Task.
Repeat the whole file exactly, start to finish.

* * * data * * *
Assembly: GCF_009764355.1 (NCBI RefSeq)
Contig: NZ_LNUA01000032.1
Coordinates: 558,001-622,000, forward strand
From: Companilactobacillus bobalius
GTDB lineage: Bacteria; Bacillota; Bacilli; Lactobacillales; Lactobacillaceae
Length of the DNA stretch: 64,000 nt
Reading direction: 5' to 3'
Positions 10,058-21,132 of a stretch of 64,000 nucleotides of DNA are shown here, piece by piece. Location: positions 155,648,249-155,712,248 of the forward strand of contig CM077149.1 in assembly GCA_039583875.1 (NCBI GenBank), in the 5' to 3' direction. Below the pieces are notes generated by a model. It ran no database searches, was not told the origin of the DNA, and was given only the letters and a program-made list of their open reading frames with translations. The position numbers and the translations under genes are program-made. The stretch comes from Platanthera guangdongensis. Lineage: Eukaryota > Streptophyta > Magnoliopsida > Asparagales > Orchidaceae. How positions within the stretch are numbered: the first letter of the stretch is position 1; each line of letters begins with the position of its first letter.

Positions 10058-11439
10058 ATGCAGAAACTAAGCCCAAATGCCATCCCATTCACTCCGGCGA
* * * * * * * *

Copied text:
Assembly: GCF_009764355.1 (NCBI RefSeq)
Contig: NZ_LNUA01000032.1
Coordinates: 558,001-622,000, forward strand
From: Companilactobacillus bobalius
GTDB lineage: Bacteria; Bacillota; Bacilli; Lactobacillales; Lactobacillaceae
Length of the DNA stretch: 64,000 nt
Reading direction: 5' to 3'
Positions 10,058-21,132 of a stretch of 64,000 nucleotides of DNA are shown here, piece by piece. Location: positions 155,648,249-155,712,248 of the forward strand of contig CM077149.1 in assembly GCA_039583875.1 (NCBI GenBank), in the 5' to 3' direction. Below the pieces are notes generated by a model. It ran no database searches, was not told the origin of the DNA, and was given only the letters and a program-made list of their open reading frames with translations. The position numbers and the translations under genes are program-made. The stretch comes from Platanthera guangdongensis. Lineage: Eukaryota > Streptophyta > Magnoliopsida > Asparagales > Orchidaceae. How positions within the stretch are numbered: the first letter of the stretch is position 1; each line of letters begins with the position of its first letter.

Positions 10058-11439
10058 ATGCAGAAACTAAGCCCAAATGCCATCCCATTCACTCCGGCGA